Blogs/ Now at The Met/ The Met's Updated Admissions Policy

The Met's Updated Admissions Policy

The Metropolitan Museum of Art announced today that we will be updating our admissions policy on March 1, 2018. I would like to share details of the revised policy, some of the background behind the update, and the reasons why the Museum needs to make this change in order to sustain its mission for future generations and to remain an accessible source of inspiration to all.

With this update, our pay-as-you-wish policy will continue for New York State residents and students from across the tristate region, while visitors from outside New York will be required to pay mandatory admissions; admission for children under 12 will remain free. The Museum will also now honor full-priced admissions tickets for three consecutive days, giving all visitors more time to experience each of The Met's three locations. We anticipate that the mandatory admissions component will affect approximately 31 percent of our annual visitors.

The current approach to admissions has been in place since 1970 and was long overdue for a review. This update follows a thoughtful, in-depth analysis of our admissions policy and was undertaken in close consultation with the New York City Department of Cultural Affairs. (The Met Fifth Avenue is on public land and must seek the city's permission to change the admissions policy.) As we studied how best to update our policy, we were mindful that the Museum was founded in the 19th century primarily as an educational entity intended to teach and uplift the diverse populations of New York City. We are still a vital community resource, and each year our educators reach more than 200,000 students. We take enormous pride in our leadership role within the city's cultural landscape, and we are committed to remaining a welcoming place for all the constituent communities of New York.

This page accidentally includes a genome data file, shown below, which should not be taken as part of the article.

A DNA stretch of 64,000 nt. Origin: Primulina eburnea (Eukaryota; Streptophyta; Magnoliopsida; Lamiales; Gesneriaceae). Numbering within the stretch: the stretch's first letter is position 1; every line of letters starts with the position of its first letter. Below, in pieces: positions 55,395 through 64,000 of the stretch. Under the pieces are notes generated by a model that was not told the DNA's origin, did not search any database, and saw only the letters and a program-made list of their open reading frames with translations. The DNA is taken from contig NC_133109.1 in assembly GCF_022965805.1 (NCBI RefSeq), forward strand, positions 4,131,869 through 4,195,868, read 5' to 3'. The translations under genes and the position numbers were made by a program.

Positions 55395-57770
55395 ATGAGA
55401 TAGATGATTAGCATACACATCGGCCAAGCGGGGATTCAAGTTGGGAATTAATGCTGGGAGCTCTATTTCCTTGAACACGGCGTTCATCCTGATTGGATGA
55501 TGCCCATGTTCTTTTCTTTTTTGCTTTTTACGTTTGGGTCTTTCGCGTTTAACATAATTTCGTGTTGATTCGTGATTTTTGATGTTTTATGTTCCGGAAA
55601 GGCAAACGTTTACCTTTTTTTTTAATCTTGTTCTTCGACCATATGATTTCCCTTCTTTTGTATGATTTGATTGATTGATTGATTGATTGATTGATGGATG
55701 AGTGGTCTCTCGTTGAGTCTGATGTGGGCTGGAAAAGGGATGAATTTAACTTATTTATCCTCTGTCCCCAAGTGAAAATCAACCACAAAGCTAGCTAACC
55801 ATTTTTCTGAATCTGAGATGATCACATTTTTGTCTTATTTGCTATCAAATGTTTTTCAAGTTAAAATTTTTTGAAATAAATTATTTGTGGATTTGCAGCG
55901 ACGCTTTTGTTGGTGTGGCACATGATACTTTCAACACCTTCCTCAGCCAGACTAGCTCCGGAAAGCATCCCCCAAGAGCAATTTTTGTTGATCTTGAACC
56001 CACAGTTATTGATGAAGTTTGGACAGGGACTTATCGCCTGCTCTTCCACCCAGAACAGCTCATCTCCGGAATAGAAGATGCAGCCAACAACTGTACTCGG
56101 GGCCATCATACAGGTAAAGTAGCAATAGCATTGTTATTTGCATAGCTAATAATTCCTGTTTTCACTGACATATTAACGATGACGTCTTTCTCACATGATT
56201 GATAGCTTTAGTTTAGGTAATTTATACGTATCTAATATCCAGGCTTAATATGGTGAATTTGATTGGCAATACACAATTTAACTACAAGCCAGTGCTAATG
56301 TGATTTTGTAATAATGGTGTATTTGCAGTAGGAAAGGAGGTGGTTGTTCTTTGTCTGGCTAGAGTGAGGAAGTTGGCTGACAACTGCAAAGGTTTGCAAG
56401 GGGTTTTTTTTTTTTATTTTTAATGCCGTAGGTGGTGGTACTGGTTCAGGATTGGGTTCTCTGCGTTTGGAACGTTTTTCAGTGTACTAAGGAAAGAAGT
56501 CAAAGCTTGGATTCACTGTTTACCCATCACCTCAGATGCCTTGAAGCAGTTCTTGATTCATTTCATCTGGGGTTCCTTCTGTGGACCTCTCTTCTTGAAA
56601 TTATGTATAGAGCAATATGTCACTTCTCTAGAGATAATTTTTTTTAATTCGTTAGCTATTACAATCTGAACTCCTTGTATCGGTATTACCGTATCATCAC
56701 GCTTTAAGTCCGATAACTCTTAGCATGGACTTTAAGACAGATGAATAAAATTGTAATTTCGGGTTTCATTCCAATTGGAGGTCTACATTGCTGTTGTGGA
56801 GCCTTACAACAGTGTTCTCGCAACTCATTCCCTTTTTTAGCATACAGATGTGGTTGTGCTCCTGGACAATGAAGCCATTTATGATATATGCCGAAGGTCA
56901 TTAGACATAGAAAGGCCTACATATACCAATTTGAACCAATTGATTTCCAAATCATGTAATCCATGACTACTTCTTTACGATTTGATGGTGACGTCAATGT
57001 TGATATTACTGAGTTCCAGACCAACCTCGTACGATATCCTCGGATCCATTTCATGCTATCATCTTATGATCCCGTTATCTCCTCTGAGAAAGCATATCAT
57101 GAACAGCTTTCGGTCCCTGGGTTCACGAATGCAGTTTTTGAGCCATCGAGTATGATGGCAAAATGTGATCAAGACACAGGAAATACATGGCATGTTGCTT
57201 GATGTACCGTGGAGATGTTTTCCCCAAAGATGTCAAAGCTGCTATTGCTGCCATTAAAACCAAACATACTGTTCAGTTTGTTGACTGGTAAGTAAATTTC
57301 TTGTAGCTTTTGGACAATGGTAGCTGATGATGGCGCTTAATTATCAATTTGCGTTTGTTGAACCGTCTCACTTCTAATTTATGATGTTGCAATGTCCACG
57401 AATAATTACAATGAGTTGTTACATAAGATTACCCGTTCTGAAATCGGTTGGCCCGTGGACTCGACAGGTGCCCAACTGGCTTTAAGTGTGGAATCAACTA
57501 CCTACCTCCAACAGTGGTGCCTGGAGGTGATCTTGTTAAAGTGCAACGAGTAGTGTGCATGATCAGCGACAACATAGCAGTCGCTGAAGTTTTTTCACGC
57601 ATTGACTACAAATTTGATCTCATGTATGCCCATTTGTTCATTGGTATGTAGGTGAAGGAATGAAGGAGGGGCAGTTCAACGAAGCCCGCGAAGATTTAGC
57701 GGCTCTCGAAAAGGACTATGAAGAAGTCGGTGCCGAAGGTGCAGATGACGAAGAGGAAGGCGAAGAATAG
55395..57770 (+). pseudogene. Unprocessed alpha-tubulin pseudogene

At the same time, The Met is a profoundly different place from that envisioned by its founders. Decades ago The Met made a decision to expand its operations and outreach and to become the Museum that we know today: a cherished institution that is both the top tourist destination in New York City and a world-renowned center of scholarship and learning.

As it turns out, we have been enormously successful in service to that vision. In the last eight years alone, visitorship has increased by more than forty percent, to seven million visitors across our three locations, and The Met is widely recognized as one of the great museums in the world. We set the global standard for excellence in the scope and depth of our collection, exhibitions and scholarship, education programs, and our many other activities and advocacy initiatives.

Maintaining this level of excellence, and continuing to serve the New York region at the same high level, requires that The Met take stock and decide, once again, what kind of Museum we want to be for future generations. The world has changed dramatically in the almost 50 years since our admissions policy was last reviewed, and the way we budget and plan for the future needs to change as well.